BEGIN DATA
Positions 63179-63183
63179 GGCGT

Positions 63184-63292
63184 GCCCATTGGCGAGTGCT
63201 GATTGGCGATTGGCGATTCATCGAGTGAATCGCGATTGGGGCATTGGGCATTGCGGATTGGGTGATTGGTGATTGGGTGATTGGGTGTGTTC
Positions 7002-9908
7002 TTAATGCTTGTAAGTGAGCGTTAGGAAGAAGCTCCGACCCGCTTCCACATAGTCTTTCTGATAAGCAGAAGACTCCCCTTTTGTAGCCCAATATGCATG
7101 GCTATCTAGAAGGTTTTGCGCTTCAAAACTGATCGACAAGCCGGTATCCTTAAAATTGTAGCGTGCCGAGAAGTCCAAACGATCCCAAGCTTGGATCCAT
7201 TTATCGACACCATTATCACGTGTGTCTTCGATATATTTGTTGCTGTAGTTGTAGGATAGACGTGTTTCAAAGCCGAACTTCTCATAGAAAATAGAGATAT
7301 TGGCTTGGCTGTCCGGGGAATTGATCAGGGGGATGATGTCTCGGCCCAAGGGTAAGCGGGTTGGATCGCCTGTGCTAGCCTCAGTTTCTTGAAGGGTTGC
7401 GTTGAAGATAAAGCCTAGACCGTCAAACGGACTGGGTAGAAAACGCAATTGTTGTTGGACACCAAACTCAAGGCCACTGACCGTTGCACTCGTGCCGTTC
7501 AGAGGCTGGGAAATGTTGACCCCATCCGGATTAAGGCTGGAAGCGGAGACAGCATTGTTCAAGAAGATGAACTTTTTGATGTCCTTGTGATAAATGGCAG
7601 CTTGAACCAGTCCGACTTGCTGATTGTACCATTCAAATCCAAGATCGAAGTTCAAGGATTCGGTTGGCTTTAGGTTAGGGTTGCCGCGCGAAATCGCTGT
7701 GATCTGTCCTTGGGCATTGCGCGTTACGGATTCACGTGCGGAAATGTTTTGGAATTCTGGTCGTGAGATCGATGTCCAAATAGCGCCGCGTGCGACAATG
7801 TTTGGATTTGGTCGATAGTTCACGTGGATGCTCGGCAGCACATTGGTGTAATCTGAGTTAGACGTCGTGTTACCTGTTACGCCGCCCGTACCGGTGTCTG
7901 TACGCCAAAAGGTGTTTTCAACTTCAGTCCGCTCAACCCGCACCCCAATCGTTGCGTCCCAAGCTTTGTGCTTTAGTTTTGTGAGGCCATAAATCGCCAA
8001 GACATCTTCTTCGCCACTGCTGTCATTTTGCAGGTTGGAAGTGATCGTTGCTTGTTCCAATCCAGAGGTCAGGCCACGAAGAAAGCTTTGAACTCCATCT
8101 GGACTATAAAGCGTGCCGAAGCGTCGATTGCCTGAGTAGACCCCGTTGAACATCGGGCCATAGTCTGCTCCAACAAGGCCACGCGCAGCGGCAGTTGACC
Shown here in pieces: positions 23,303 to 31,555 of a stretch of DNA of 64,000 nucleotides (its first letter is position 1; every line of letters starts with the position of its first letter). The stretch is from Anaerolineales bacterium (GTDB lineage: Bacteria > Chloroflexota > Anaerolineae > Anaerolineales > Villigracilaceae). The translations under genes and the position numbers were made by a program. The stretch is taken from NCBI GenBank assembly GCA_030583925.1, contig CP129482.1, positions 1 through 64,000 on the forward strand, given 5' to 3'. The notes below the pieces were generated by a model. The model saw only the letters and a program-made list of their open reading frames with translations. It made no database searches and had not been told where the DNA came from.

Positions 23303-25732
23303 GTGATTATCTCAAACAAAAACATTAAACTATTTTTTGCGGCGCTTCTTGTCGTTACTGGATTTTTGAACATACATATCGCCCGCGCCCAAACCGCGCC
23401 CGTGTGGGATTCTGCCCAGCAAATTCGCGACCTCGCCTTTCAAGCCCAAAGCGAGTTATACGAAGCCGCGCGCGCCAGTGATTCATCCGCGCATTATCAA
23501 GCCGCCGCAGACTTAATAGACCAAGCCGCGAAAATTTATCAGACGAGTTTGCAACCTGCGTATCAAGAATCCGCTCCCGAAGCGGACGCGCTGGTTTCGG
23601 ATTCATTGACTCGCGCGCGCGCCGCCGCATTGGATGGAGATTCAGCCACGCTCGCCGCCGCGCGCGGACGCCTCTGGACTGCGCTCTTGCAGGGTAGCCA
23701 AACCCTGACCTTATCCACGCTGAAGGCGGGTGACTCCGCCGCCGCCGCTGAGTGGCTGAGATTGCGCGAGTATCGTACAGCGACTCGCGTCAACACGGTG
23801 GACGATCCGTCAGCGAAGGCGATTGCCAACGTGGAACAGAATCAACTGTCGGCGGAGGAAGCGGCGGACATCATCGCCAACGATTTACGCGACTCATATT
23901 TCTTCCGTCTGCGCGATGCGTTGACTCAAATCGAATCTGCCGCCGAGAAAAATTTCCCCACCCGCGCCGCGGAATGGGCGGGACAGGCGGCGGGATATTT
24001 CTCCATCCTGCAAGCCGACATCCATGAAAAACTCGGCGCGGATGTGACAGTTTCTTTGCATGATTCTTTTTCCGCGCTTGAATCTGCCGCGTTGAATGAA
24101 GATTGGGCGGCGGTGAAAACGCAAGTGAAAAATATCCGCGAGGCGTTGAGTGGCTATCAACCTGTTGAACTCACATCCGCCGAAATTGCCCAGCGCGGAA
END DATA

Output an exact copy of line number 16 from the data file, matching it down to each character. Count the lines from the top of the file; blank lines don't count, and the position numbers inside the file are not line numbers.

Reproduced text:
7901 TACGCCAAAAGGTGTTTTCAACTTCAGTCCGCTCAACCCGCACCCCAATCGTTGCGTCCCAAGCTTTGTGCTTTAGTTTTGTGAGGCCATAAATCGCCAA